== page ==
While I do like each of these technologies for a number of reasons, there are also reasons to be less happy with them. Firstly, their similarities (please be aware I am not trying to make an exhaustive list – just my impressions after using each product for a few days). They both allow the merging of authors, a feature that was very useful to me as I changed my name when I got married. Neither service has a fantastic interface for the merge, but it worked. Both provided some basic metrics: GSC has the h-index and the i10 index, while MAS uses the g and h indexes. Both tell you how many other papers have cited each of your publications. Both seem to get things mostly right (and a little bit wrong) when assigning publications to me – I had to manually fix both apps. Both provide links to co-authors, though GSC’s is rather limited, as you have to actively create a profile there while with MAS profiles are built automatically.

Things I like about Microsoft Academic Search:

  1. Categorisation of publications. You can look down the left-hand side and see your papers categorised by type, keyword, etc.
  2. Looks nicer. Yes, I like Google. But Microsoft’s offering is just a lot better looking.
  3. Found more ancillary stuff. It found my work page (though the URL has since changed), and from there a picture of me. Links out to Bing (of course) and nice organisation of basic info really just makes it look more professional than GSC.
  4. Bulk import of citations in Bibtex format. I really like this feature – I was able to bulk add the missing citations in one fell swoop using a bibtex upload. Shiny!

Things I don’t like about Microsoft Academic Search:

  1. Really slow update time. It insists on vetting each change with a mysterious Microsoftian in the sky. I’ve made a bunch of changes to the profile, updated and added publications, and days later it still hasn’t shown those changes. It’s got to get better if it doesn’t want to irritate me. Sure, do a confirmation step to ensure I am who I say I am, but then give me free rein to change things!
  2. Silverlight. I’ve tried installing moonlight, which seemed to install just fine, but then the co-author graph just showed up empty. Is that a fault with moonlight, or with the website?
  3. Did I mention the really slow update time?

Things I like about Google Scholar Citations:

  1. Changes are immediately visible. Yes, if I merge authors or remove publications or anything else, it shows up immediately on my profile.
  2. No incompatibilities with Linux. All links work, no plugins required.

Things I don’t like about Google Scholar Citations:

  1. Lack of interesting extras. The graphs, fancy categorisations etc. you get with MAS you don’t (yet) get with the Google service.
  2. No connection with the Google profile. Why can’t I provide a link to my Google profile, and then get integration with Google+, e.g. announcements when new publications are added? This is a common complaint with Google+, as many other Google services (e.g. Google reader) aren’t yet linked with it, but hopefully this will come eventually.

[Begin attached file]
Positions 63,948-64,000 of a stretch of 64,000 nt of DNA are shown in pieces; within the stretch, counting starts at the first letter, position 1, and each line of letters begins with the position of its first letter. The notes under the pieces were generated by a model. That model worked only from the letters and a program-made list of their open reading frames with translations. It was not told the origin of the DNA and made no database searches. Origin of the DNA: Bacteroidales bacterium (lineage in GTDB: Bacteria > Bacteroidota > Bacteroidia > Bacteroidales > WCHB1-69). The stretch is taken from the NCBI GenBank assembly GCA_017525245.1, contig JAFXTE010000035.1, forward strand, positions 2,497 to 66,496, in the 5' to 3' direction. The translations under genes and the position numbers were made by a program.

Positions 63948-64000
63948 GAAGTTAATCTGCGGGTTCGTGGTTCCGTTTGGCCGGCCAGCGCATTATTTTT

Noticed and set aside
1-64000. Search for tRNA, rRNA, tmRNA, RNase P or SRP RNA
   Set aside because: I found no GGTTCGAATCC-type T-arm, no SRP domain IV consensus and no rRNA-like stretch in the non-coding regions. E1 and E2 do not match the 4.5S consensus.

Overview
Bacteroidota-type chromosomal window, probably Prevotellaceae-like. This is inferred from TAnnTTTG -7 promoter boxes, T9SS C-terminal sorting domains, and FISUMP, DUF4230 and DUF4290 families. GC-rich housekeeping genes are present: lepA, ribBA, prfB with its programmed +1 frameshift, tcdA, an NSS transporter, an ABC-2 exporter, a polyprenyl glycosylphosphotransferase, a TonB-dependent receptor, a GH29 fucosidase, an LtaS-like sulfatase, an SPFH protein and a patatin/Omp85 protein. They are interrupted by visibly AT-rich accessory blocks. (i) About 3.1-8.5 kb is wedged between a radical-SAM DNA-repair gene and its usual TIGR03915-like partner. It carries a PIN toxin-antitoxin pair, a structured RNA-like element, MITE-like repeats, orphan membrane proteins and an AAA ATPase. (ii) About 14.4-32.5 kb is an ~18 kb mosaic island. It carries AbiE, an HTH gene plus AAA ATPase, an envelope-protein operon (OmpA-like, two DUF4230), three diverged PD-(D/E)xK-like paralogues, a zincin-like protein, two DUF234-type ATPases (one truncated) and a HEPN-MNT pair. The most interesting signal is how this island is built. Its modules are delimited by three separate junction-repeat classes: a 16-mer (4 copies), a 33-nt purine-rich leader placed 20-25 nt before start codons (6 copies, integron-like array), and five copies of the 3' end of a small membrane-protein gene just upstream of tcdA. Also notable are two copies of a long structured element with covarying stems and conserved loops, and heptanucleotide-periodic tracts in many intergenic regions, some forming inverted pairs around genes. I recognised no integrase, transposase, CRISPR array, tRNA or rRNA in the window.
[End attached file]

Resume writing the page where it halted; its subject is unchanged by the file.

3. Not as pretty. Also, I’m not sure if it’s just my types of papers, but the links in GSC to the individual citations are difficult to read, and it’s hard to determine the ultimate source of the article (e.g. journal or conference name).

I will still use Citeulike as my main publication application. I use it to maintain the library of my own papers and other people’s papers. Its import and export features for bibtex are great, and it can convert web pages to citations with just one click (or via a bookmarklet). It has loads of other bells and whistles as well. While I’m writing up my thesis, I visit it virtually every day to add citations and export bibtex.

So, between Google and Microsoft, which do I like better? They’re very similar, but Microsoft Academic Search wins right now. But both services are improving daily, and we’ll have to see how things change in future.

And the thing that really annoys me? I now feel the need to keep my publications up to date on three systems: Citeulike (it’s the thing I actually use when writing papers etc.), Microsoft Academic Search, and Google Scholar Citations. No, I don’t *have* to maintain all three, but people can find out about me from all of them, and I want to try to ensure what they see is correct. Irritating. Can we just have some sensible researcher IDs in common use, and from that an unambiguous way to discover which publications are mine? I know efforts are under way, but it can’t come soon enough.

Current Research into Reasoning over BioPAX and SBML

What’s going on these days in the world of reasoning and systems biology modelling? What were people’s experiences when trying to reason over systems biology data in BioPAX and/or SBML format? These were the questions that Andrea Splendiani wanted to answer, and so he collected three of us with some experience in the field to give 10-minute presentations to interested parties at a BioPAX telecon. About 15 people turned up for the call, and there were some very interesting talks. I’ll leave you to decide for yourselves if you’d class my presentation as interesting: it was my first talk since getting back from leave, and so I may have been a little rusty!